This species may qualify for VU D1, but more research must be done to more accurately estimate total population size.
Some preliminary genetic data suggest that the species delimitation in the Aspicilia determinata group may be revised (S. Leavitt, pers. comm. Jan 2020). However, Aspcilia peltasticoides is phenologically very distinct and likely will remain as currently circumscribed.
This species appears to be rare throughout its restricted range in the Mojave desert of southern California and Nevada.
This species is restricted to siliceous rock in the Mojave desert in southwestern North America. The current Area of Occupancy (AOO) is approximately 34 km², and the current Extent of Occurence (EOO) is 26,050 km². However, we suspect there are undocumented subpopulations yet to be discovered. Fieldwork to date has been concentrated on relatively high elevations in the vicinity of Joshua Tree National Park (Kerry Knudsen, pers. comm. May 2020) and extreme southern portion of Lincoln County, Nevada (Noell & Hollinger 2019). This species is likely to occur in mid to low elevations elsewhere the Mojave, with an EOO probably exceeding 100,000 km², of which less than 10% has been critically surveyed. However, the number of individuals found at the known sites is small (between 1 and ca. 10), so the total number of individuals within the entire region may prove to be less than 1000, which would qualify this species for assessment as VU D1. More research is required to more accurately estimate the population size.
Notes on individual records: There are three documented populations further north in Nevada (CNALH 2020). However, upon re-examination of the collections, they are better placed in Aspicilia determinata s.lat. Some of the early collections by K. Knudsen from near Palm Springs may be misidentified (K. Knudsen, pers. comm. May 2020). These collections should be verified; they reside at the University of California Riverside herbarium (UCR).
Overall, the population appears to be stable based on observations by J. Hollinger and K. Knudsen.
Population Trend: Stable
This species is restricted to siliceous rocks at low to middle elevations in the Mojave Desert (Knudsen & Kocourková 2013).
Rangeland fires are a threat to subpopulations near the ground. Rock climbing is a threat to subpopulations near established and prospective new climbing routes. Note that climbing is very popular at Joshua Tree National Park. Several populations of Aspicilia peltastictoides are known from the park, however none have been found near popular climbing areas yet.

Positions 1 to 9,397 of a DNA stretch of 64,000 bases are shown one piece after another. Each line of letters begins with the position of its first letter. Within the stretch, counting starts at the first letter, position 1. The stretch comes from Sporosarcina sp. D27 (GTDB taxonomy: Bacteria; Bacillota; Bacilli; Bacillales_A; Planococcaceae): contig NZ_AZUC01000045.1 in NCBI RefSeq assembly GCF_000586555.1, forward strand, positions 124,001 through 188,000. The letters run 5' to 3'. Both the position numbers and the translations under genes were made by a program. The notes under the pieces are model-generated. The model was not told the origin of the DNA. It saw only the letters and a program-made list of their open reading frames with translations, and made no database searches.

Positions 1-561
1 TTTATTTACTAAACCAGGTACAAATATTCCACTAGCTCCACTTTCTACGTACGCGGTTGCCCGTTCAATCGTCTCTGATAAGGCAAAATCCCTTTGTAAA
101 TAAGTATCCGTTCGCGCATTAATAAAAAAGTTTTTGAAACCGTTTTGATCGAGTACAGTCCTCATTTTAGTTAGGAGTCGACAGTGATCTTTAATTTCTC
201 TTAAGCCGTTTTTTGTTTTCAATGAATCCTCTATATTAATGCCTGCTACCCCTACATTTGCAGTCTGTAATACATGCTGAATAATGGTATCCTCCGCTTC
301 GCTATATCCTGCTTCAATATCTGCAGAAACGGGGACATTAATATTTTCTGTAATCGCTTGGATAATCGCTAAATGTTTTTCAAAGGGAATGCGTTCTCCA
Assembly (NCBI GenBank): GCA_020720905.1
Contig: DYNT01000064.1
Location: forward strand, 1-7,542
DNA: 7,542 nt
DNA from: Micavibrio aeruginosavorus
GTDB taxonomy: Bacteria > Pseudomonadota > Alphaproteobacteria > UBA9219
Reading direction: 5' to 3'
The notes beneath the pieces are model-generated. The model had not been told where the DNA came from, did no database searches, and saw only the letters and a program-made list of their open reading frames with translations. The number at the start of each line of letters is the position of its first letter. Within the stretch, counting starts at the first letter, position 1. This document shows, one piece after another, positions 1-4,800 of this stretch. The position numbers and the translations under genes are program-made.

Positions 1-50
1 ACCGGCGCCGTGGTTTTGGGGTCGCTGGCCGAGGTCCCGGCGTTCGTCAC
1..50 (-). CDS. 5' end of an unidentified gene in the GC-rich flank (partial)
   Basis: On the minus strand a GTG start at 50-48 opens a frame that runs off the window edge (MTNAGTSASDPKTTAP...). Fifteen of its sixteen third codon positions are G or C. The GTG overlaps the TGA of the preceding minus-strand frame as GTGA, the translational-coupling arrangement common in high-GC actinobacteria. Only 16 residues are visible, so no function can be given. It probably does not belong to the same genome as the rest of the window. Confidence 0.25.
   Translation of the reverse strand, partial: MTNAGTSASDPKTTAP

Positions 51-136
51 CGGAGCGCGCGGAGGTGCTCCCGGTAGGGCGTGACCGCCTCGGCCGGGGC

This species currently has no protection status. There are several known sites in one protected area, Joshua Tree National Park.
The Mojave Desert has seen very little attention from lichenologists (Proulx et al. 2016). More floristic work in general is desperately needed in this unique bioregion, and surveys targeting suspected rare or threatened species such as Aspicilia peltastictoides throughout the region are required. For A. peltastictoides, it is important to design methodology carefully to provide accurate estimates of total population size.
Sequences of the ITS locus in the fungal mitochondrial DNA suggest that some specimens on calcareous rock previously called Aspicilia determinata may actually belong to A. peltastictoides (S. Leavitt, pers. comm. Jan 2020). If so, this species may not be as rare as currently thought. The A. determinata group is particularly common and diverse throughout the Intermountain Region, an area well known for its poor representation in lichenological literature. Taxonomic questions such as the identity of these aberrant calciphilous specimens can only be answered in the context of a broader revision of the A. determinata group.
Surveys for the species in rock climbing areas are also needed, along with quantitative studies of the degree of climbing impact.
This species has no known commercial or cultural value.
CNALH. 2020. Biodiversity occurrence data published by: ASU, FH, hb. Hollinger (Accessed through CNALH Data Portal, http//:lichenportal.org/cnalh/index.php, 20 May 2020)
Knudsen, K. & J. Kocourková. 2013. Lichenological notes 6: nomenclatural acts. Mycotaxon 124: 353–359.
Noell, N. & J. Hollinger. 2019. The Lichen Flora of the Caliente Field Office, Lincoln County, Nevada. Bureau of Land Management, Nevada State Office, 1340 Financial Boulevard, Reno, Nevada.
Proulx, M.W., K. Knudsen & L.L. St. Clair. 2016. A checklist of Mojave Desert lichens, USA. North American Fungi 11(6): 1–49.